The number of French tourists has reached about 700,000, which is a number close to that of 2010, and I feel happy when I meet with French tourists in different places in Egypt. Egypt and France are countries that are interested in culture and are influential in this field, and we had a very successful exhibition in Paris on Tutankhamen, which a million and a half visited, and this is the largest number of visitors to any exhibition held in Paris.
The French people have a passion for Egyptian civilisation, which we are studying in the first chapter of the history book in French schools. We have around 40 French archaeological excavation missions in Egypt. There will be a very big event this year, the great opening of the new Egyptian Museum, and we want to be part of this event. We would like to be part of the management of the museum, and we look forward to this cooperation, including founding a partnership between the Egyptian Museum and the Louvre in Paris.
Do we expect the French president to attend the museum's opening ceremony?
President Abdel-Fattah El-Sisi has already invited President Emmanuel Macron and certainly France is interested in attending with the highest French presence in this event.
Are there any upcoming visits between officials of the two countries?
Certainly France is interested in strengthening relations and there are continuous contacts and regular meetings between President Macron and President El-Sisi. They met in the Berlin conference and I trust that they will meet this year on the sidelines of other conferences, whether in Paris or Cairo or other countries. France has a constant interest in discussing regional issues with officials in Egypt.
To what extent is there cooperation between France and Egypt in the field of combating terrorism?
Egypt and France are two countries that are heavily targeted, threatened and injured by jihadis. They hate Egypt and the stability of the country. They hate the region and they hate France. So for France and Egypt, combating terrorism and having the strongest security cooperation are really a top priority to both of us, and that's why we have high-level security cooperation with Egypt to combat terrorism.
How do you see Egyptian efforts to prevent illegal immigration?
Egypt has played strong role to stop the waves of illegal immigration to Europe. In the fall of 2015, we suffered from waves of cross-Mediterranean migration through Greece, the Balkans, Libya, and even some came from Egypt. At that time, Egypt decided to have a strong policy to prevent illegal immigration from Egypt to Europe, and since 2016, Egypt is doing huge work to control its borders and prevent illegal immigration, especially since there are gangs that smuggle and traffic in human beings. Frankly, I would like to contribute to the role of Egypt in securing migration issues on its borders.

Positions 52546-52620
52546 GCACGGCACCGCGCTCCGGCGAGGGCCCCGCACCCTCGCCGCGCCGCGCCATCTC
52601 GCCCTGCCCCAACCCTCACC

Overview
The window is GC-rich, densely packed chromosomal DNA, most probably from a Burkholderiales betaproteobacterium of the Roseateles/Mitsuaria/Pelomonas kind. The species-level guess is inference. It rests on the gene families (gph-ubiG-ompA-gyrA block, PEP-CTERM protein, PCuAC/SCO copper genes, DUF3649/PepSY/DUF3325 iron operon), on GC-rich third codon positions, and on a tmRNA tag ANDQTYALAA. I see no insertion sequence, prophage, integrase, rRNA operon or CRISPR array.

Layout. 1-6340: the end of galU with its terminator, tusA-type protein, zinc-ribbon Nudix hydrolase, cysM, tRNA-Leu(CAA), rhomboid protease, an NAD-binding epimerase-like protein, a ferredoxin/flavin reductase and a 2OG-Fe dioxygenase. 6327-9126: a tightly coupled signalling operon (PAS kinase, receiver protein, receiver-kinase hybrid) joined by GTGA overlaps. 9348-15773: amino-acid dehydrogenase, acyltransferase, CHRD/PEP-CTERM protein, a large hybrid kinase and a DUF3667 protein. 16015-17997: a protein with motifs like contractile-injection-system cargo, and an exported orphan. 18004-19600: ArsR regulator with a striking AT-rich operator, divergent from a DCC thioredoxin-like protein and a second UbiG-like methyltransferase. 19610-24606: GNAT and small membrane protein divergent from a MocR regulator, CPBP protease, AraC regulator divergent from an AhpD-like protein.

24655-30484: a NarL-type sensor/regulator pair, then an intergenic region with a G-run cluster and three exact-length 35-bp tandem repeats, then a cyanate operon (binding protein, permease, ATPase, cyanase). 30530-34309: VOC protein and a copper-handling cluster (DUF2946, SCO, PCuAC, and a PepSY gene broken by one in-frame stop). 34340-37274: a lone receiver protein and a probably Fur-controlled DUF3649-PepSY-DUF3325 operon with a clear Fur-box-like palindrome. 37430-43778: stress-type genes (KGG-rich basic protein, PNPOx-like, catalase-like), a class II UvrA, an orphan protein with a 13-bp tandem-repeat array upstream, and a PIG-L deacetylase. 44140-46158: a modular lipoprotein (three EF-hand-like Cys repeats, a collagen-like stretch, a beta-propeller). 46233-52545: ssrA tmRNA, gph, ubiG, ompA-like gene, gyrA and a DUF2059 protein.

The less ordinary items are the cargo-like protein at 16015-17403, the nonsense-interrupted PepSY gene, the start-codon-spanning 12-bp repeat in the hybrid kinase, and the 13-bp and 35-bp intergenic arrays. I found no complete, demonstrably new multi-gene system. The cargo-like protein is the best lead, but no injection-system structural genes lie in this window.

The past months have witnessed an American escalation in the Iranian file, especially after the death of Qassem Soleimani. What is France's view of this escalation and how it affects the nuclear agreement?
We were, a few weeks ago, on the edge of an escalation that could have led the whole region off the cliff, especially after the elimination of Soleimani and the downing of the Ukrainian plane. Our first priority was to stop the escalation, to make sure that this cycle of possible escalation that could lead to kind of loss of control of the situation, would not happen. Fortunately, this escalation has stopped for the time being, and we will continue in our efforts, especially that we have the privilege as France — because of our diplomacy — to be able to speak to everybody. We speak with the Iranians, we have channels of discussions with them, and we can pass messages of easing tensions, calming matters down, de-escalating. The first priority is de-escalation. The second priority is to make sure that Iran will never be a nuclear power.
Let us imagine that the 2015 nuclear agreement in Vienna between Iran and France, Germany, Britain and the United States, that offered a framework to make sure that Iranian nuclear activities are under control and monitored, was not on the table. The US has decided to withdraw from the agreement and since then the Iranians have taken some decisions to reduce some of their engagements. But the agreement is still there.
Let us consider what could have happened if this agreement wasn't signed in 2015. Of course, we want to make sure that this agreement remains, because this is the only way to prevent Iran from becoming a nuclear power. So we think that this is the option and will continue exerting all pressure on Iran to stick to the agreement and maybe also update the agreement, to make sure that Iran is not developing its weapons of mass destruction.
To engage with Iran you have to have a kind of incentive, because if there is no incentive and there is only pressure and sanctions it will not work. So, the approach is what we call "more for more”; the more we can get from Iran in terms of commitment the more we have to offer in terms of easing sanctions.
I think Iran is a great country of 70 million people with a national pride, and I don't think that trying to humiliate the Iranians and asking them to bow is something that will lead us to any positive results for the region.
So easing the tension, coming back to the agreement, even by reopening discussions with the Iranians, is something French diplomacy is trying to promote.